A Parmigiana Without Tomatoes? It’s Not Just Possible, It’s Fantastic

We've partnered with the Parmigiano Reggiano Consortium to share delicious ways to use this savory powerhouse in your cooking—and prove that it’s so much more than just a topping. Known for its unmistakable taste and perfectly crumbly texture, this cheese is made with only three ingredients, but the real magic comes after it's been aged for more than a year (in Italy, according to old-school methods). Parmigiana is a true Italian classic, with quite possibly as many variations as there are cooks. While the most well-known version, parmigiana di melanzane, involves slices of eggplant (grilled or deep-fried, depending on which camp you're in) baked with tomato sauce and melting cheese, it’s a dish that lends itself well to adaptations—and has for centuries. Take my fennel parmigiana: a comforting, wintry version where egg, milk, and cheese combine to make a custardy filling that replaces the tomato sauce. On top, there’s a crisp, golden crust of Parmigiano Reggiano and breadcrumbs so good that you'll want to bake it in your widest casserole dish, to maximize the crunchy surface area. From Our Shop Sale! Staub Matte Ceramic Rectangular Baking Dish $34–$84 $34–$69 More Options Microplane Elite Box Grater $40 Many people think parmigiana is a dish that originated in Parma in northern Italy (when it’s actually from the south), so it has become almost a requirement for this dish to involve Parmigiano Reggiano, the region's best-loved cheese. In fact, what really makes a parmigiana a parmigiana is the dish's layers—it takes its name from Sicilian window shutters, with the layers referencing the look of the overlapping wooden slats. But using Parmigiano Reggiano cheese is an excellent and delicious idea here. (And if you want to be certain yours is the real deal, make sure to check for Parmigiano Reggiano on the label—that certification process is taken very seriously in Europe.) Parmigiano Reggiano is ideal in baked dishes and it adds deep flavor to otherwise sweet, mild-tasting vegetables. It’s a must in both the filling and the crisp top in any parmigiana. Fennel parmigiana can be as simple as layers of boiled and sliced fennel, baked simply with breadcrumbs and Parmigiano Reggiano cheese, made golden with olive oil. Or it can be made even richer with the addition of bechamel, making it not unlike a gratin. Personally, I absolutely can’t resist a parmigiana bianca (a “white,” aka tomato-less, version) made by pouring eggs beaten with a little milk and Parmigiano Reggiano cheese over the vegetables; that sauce then turns into creamy, custardy curds between the layers. My fennel parmigiana makes a wonderful vegetarian main but can also be served as a side dish for the holidays. Either way, it’s a snap to make ahead (in really any part of the recipe), meaning your holiday meal-planning will be that much simpler. Parmigiana di Finocchio (Fennel Parmigiana) View Recipe Ingredients 2 large fennel bulbs (about 1 pound) 1/4 teaspoon salt, plus more to taste 2 eggs 1/2 cup milk (125 milliliters) 4 ounces grated Parmigiano Reggiano cheese (about 120 grams), divided Freshly ground black pepper 4 tablespoons breadcrumbs 2 balls fresh mozzarella (about 250 grams or 9 ounces) 3 tablespoons extra-virgin olive oil, plus some for greasing 2 large fennel bulbs (about 1 pound) 1/4 teaspoon salt, plus more to taste 2 eggs 1/2 cup milk (125 milliliters) 4 ounces grated Parmigiano Reggiano cheese (about 120 grams), divided Freshly ground black pepper 4 tablespoons breadcrumbs 2 balls fresh mozzarella (about 250 grams or 9 ounces) 3 tablespoons extra-virgin olive oil, plus some for greasing What’s your favorite Italian dish? Tell us in the comments! In partnership with the Parmigiano Reggiano Consortium, we’re sharing delicious ways to use this fridge staple in all types of cooking—not just as a topping for pasta. It's incredibly versatile in the kitchen, infusing broths and sauces with extra umami and making cheese boards even tastier. With Parmigiano Reggiano in your corner, ho-hum flavor is a thing of the past.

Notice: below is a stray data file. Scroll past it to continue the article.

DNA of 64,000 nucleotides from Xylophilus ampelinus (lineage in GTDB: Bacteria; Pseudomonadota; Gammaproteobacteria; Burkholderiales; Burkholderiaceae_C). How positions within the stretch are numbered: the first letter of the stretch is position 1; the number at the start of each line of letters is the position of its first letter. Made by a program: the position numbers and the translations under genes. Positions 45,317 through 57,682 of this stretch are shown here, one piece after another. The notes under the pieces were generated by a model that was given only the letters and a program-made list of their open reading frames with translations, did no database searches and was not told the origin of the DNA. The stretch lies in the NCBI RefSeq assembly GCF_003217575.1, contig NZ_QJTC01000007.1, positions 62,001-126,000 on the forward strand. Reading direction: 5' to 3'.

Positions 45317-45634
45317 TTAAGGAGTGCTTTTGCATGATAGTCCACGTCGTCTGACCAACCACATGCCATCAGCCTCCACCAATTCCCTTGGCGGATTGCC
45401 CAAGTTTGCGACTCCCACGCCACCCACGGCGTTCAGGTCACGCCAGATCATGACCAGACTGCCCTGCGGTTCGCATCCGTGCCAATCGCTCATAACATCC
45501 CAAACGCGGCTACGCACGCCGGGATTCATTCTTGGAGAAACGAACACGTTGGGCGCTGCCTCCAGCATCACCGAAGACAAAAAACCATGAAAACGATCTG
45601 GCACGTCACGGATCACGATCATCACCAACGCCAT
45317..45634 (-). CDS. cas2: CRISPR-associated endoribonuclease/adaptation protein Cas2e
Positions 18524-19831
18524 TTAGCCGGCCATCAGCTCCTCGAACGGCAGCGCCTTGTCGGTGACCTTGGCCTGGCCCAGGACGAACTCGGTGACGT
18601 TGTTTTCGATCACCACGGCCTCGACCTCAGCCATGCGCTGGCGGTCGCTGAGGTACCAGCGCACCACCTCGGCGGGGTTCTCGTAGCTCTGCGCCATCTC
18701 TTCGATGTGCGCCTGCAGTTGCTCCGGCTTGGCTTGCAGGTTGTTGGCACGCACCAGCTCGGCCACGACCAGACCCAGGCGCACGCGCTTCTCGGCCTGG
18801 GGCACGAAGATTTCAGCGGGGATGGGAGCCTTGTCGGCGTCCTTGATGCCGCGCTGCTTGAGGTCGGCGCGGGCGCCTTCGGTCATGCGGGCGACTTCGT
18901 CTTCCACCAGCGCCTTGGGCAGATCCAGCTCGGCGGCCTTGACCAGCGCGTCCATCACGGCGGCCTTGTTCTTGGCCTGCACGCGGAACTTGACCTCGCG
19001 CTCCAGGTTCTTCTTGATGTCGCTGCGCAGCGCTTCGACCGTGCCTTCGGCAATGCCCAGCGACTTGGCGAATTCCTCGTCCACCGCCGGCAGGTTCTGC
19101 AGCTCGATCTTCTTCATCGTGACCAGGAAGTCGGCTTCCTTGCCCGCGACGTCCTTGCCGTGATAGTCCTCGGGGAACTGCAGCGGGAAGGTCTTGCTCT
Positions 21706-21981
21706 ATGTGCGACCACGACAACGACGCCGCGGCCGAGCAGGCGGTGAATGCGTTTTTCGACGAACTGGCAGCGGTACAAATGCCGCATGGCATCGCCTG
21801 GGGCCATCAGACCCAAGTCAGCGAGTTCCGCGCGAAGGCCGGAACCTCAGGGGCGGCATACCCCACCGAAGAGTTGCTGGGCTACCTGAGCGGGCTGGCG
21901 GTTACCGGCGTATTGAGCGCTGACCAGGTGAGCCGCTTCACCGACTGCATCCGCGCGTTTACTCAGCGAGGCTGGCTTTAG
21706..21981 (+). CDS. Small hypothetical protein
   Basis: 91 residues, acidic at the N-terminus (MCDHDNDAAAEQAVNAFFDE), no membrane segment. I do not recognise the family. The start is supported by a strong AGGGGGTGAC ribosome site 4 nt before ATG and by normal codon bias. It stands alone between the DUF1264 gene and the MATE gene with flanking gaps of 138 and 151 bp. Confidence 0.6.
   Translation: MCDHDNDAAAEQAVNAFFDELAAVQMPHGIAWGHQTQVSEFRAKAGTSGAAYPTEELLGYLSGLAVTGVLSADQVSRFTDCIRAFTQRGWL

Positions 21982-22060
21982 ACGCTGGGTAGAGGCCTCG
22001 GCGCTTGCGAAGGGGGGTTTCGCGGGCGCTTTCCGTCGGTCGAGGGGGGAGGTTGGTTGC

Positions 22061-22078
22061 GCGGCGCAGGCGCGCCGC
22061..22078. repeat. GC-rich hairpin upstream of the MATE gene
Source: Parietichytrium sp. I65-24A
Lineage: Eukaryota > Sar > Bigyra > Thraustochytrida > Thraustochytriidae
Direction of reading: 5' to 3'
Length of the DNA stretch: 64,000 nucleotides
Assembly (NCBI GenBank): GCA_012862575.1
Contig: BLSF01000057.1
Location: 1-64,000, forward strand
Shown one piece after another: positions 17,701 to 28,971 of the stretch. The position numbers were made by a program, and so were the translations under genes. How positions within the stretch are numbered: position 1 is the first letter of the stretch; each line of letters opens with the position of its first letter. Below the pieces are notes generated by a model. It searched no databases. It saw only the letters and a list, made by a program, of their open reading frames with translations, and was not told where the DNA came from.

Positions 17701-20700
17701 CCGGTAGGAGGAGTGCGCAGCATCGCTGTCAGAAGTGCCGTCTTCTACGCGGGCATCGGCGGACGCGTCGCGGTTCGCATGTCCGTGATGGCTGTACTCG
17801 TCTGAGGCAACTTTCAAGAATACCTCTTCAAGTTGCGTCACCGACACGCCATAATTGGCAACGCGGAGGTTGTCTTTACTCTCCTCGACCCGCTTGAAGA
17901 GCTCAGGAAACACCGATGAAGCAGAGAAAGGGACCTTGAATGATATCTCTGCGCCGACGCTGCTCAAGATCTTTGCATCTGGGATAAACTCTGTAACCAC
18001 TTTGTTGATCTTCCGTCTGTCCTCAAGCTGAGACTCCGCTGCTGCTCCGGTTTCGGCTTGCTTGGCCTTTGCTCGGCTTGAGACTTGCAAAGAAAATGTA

December 15, 2020

23 Mediterranean Diet Recipes For A Plate That Pops